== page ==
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China’s most popular TV hostess just happens to be trans

Dominic Preston November 1, 2016

If you thought Caitlyn Jenner was the most famous trans woman on the planet, you’d probably be wrong.

In fact, that honour surely goes to China’s Jin Xing, whose TV show draws 100 million viewers a week, and who has been openly trans since 1996.

(Photo MARK RALSTON/AFP/Getty Images)
(Photo MARK RALSTON/AFP/Getty Images)

China’s most popular TV hostess, often dubbed the country’s Oprah, began her career as a dance prodigy.

From age 9 she was recruited to be part of the Chinese military’s dance troupe, a major part of the army’s propaganda machine.

There she found herself training in ballet, opera, dancing and acrobatics, alongside firing guns and detonating bombs.

After leaving the military, she studied as a dancer in New York, where she first found the language to express her own identity.

“Now I was free to discover myself,” she told The Hollywood Reporter. “Maybe I’m gay? But I didn’t think so.

“Then I went to the gay bars, met a gay friend, but I said, ‘No, no, I’m not gay.’ My sexuality is still like a female’s.

“That’s when I discovered words — transsexual, transgender. I said, ‘OK, I belong to that small island.’ Then I started researching.”

After several years training in New York, then touring and teaching in Europe, Xing returned to China in 1993. Three years later she became the first public figure to transition in the country.

“I saw doctors in the West, but I needed to go back to China. I wanted to be close to my mom because the first life she gave me, I was born as Chinese.

“So the second time I gave myself a birth again, I wanted it to be in China, too. I’m Chinese. I can live in New York, I can live all over, but I am Chinese.”

Complications during the surgery nearly cost the dancer her career however, as she was left with one leg paralyzed after the flow of oxygen was disrupted.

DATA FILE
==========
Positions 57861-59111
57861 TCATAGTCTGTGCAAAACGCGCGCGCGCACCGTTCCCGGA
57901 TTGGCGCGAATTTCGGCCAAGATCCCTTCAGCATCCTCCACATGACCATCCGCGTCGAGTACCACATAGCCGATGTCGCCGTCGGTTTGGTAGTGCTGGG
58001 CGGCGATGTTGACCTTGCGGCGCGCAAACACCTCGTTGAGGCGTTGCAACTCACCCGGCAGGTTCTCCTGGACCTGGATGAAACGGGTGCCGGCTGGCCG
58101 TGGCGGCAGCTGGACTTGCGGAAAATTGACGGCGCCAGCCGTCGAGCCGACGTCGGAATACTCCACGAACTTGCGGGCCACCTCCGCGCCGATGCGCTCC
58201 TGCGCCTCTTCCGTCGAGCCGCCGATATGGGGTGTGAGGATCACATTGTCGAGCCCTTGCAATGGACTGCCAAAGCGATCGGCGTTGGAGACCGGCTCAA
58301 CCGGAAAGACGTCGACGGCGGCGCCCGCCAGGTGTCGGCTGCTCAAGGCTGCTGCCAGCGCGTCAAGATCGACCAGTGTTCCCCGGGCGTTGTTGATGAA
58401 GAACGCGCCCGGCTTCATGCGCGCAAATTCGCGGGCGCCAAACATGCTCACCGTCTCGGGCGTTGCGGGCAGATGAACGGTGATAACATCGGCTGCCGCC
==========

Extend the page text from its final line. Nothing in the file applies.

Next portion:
“I almost [died by] suicide. I wanted to become a woman, but I didn’t want to be handicapped. I didn’t want to lose my leg.

“Maybe I needed to sacrifice more to get to what I wanted. It’s not that easy to get what you want. If it was so easy, everyone would do it.”

Determination, hard work and extensive physical therapy saw her recover and return to the stage however, performing for the first time as a woman.

From there, she worked back into the spotlight with appearances as a judge on the local version of So You Think You Can Dance, earning the nickname ‘Poison Tongue’ for her withering takedowns.

She now hosts her own weekly series, The Jin Xing Show, drawing an estimated 100 million viewers.

It’s not been entirely smooth since she transitioned, however. Being trans isn’t illegal in China, but the government has done little to support or defend trans rights.

She was even dropped from a TV talent show in 2011 because she was trans, amid speculation that the government itself had blocked her appointment.

Still, it’s reassuring to see a trans woman with the kind of pull that Xing has – especially after Caitlyn Jenner has struggled to have the same impact in the West.

Her show I Am Cait was cancelled after just two years after plummeting ratings, but even at its best it drew 2.73 million viewers – a fraction of Xing’s.

More: Asia, caitlyn jenner, China, China, jin xing, Transgender

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